I’ve been giving Fear a great deal of thought since I started this series. For years, I’ve wondered why I was so tortured by fear as a child. From as early as I can remember until as late as my mid-twenties (coincidentally, or not, around the same time as I began leaving behind my fundamentalist explanations of spiritual reality), I was daily or almost daily wracked with terror, a nameless dread: mind-numbing, heart-pounding, palm-sweating, tooth-clenching fear. The too-scared-to-cry, too-terrified-to-scream kind of fear. Being alone, in crowds, in bed at night, waking in the dark, speaking to people, the rare movies we saw, stories I heard from teachers in school or at church, all set off this incapacitating fear, both in the moment and in the memory. Only escaping into books, cartoons, or music allowed any solace, any surcease albeit very limited.
When I studied for my degree in psychology, I saw in myself the symptoms of the abuse victim but I couldn’t identify anything that constituted abuse—of course, we only considered physical and sexual abuse that were fully remembered; the idea of repressed memory of abuse never came up in class and I’d never heard of spiritual abuse until quite recently. I have so many recurring hang-ups about sex that my husband has more than once questioned whether there was any incident in my history that precluded my ability to relax (a significant inquiry since he does have such incidents in his history). A few years ago, a friend who is psychic and a hypnotist saw in me the energies of abuse and, under partial hypnosis, I even created for her a recovered memory. The “remembered” account never happened but the psychological conditions that set the stage for the “memory” are devastatingly real.
A friend of mine in college participated in an alcohol intervention for her sister, my first exposure to the ideas of addiction, 12 Steps, and the co-dependent alcoholic family system from a perspective other than Sin, Moral Depravity, and Lack of Faith or Willpower. Her story felt familiar but I didn’t understand why. Years later, I described my family of origin to a shrink friend as “like alcoholics but addicted to God instead of drink.” She nodded knowingly and replied that there is nothing more deeply damaging than when the soul gets caught in addiction. She shocked me because I had never really considered that I had sustained soul damage from my family’s religion. I promptly shoved those thoughts back under the rug of my unconscious.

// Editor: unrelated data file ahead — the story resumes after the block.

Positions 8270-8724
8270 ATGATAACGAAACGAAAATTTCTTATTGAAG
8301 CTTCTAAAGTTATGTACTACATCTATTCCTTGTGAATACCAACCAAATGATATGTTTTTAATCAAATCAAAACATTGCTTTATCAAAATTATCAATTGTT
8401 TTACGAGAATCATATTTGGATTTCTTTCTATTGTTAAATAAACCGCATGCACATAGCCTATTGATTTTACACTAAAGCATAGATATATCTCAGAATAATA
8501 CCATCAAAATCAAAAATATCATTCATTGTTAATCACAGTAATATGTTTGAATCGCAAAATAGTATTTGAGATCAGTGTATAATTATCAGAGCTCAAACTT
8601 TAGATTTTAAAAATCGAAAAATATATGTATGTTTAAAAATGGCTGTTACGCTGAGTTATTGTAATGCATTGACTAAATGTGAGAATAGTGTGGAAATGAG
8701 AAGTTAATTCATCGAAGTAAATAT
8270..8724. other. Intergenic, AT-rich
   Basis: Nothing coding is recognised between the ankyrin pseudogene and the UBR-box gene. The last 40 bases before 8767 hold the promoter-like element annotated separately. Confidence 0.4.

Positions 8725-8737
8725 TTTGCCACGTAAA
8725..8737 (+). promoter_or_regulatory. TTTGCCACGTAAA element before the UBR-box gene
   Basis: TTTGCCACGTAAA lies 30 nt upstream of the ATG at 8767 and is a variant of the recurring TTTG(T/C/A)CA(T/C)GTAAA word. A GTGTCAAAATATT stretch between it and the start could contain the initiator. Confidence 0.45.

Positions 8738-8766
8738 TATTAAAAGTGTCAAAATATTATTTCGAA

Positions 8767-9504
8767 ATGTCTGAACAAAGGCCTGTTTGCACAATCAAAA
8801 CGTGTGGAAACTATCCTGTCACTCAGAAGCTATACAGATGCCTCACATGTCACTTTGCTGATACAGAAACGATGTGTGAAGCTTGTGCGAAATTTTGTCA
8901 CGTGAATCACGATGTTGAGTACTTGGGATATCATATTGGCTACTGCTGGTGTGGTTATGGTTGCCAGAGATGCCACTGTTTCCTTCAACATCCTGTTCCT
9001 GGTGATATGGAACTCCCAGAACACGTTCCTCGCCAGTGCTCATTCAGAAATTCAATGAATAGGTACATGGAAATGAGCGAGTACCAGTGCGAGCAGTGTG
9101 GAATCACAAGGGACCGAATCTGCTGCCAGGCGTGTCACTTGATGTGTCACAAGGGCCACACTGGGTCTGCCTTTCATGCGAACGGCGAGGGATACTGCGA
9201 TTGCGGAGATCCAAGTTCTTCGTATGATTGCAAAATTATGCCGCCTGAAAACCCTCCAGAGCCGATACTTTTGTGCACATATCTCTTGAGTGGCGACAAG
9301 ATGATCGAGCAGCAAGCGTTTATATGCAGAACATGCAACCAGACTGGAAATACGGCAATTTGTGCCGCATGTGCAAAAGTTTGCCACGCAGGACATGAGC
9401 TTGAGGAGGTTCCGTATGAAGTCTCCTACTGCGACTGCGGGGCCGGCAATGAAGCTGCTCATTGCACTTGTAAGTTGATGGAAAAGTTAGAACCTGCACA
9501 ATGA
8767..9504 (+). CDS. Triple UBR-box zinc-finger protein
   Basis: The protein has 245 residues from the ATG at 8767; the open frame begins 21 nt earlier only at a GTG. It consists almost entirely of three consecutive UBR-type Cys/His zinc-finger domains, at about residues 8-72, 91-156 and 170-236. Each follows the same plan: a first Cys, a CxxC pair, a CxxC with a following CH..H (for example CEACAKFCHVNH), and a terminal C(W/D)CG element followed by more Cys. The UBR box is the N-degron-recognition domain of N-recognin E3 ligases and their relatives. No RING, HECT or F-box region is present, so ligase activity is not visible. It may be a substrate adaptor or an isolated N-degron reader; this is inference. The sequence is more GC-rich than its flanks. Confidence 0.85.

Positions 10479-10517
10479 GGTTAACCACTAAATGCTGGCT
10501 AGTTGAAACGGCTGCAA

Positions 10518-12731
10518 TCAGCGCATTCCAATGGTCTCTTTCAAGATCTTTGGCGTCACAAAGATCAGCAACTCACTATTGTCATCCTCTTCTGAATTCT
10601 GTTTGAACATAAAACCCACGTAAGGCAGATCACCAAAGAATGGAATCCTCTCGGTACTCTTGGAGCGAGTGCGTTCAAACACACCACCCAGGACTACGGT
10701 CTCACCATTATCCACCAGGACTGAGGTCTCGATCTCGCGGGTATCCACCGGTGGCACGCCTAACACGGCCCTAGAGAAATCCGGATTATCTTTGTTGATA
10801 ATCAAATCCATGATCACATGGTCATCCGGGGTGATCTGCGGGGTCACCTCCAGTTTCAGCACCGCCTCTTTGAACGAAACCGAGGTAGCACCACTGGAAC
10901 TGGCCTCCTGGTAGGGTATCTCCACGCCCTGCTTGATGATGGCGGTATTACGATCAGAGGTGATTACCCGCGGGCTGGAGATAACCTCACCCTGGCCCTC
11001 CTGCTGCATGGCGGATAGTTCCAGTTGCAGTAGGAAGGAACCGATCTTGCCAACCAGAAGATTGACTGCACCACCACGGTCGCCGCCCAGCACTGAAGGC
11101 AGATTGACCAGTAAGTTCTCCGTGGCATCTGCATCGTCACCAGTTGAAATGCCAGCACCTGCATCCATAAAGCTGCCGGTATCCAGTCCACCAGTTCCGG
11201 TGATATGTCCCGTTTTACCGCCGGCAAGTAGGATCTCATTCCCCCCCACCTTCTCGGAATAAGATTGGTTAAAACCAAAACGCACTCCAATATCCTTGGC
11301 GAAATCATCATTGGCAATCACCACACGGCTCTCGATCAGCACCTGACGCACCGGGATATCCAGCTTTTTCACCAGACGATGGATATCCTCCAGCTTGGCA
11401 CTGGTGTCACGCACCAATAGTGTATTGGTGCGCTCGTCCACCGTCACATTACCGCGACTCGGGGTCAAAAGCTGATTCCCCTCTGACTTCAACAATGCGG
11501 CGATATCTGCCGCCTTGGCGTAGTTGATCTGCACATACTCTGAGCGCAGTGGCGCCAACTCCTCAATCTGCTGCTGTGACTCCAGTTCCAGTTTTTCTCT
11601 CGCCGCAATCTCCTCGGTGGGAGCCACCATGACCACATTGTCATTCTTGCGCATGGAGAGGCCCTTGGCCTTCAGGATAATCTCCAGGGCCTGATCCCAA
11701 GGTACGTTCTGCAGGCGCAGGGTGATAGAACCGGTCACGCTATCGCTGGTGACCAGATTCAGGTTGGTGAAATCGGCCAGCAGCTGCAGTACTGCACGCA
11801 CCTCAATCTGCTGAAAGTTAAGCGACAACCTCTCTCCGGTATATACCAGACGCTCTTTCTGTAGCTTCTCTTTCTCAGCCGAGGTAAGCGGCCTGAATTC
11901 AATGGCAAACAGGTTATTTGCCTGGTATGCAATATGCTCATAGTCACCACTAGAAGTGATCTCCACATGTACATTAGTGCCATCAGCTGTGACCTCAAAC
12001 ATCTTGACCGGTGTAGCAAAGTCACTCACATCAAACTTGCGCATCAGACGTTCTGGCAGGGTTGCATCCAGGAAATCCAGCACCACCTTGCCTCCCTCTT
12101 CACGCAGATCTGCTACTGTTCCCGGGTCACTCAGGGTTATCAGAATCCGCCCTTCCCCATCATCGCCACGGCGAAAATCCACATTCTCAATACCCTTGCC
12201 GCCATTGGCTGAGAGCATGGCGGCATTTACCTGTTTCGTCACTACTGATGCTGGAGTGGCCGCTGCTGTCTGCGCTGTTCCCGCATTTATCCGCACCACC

But, still, I didn’t understand the source of these terrible fears. Even my friends who had lived with alcohol dysfunction and sexual molestation weren’t tortured by fear the way I was. Surely there was some horrible event in my early life to which all this anxiety was post-traumatic stress. The things I needed to see were staring me in the face, pointed out to me by friends; I even stated them to others, but without acknowledging the crucial relevance. Even now that I can admit the relevance, I can only look at my fear from the corner of my eye in quick glances. To stare my fear right in the face, to admit that I had reason to be afraid for my very soul, is more courage than I seem to have.
I have been writing this post for weeks, it has consumed me. I can’t write on any other topic. My virtual trashcan is overflowing with aborted attempts, stream-of-consciousness scraps, false starts and tangential leads. I can’t read except escapist trash. Every conversation with friends turns to the Fear in my childhood. Obviously I am struggling to bring to consciousness something that has been long denied. These old wounds have festered under the surface of my awareness for so long that even the healing is frightening and painful.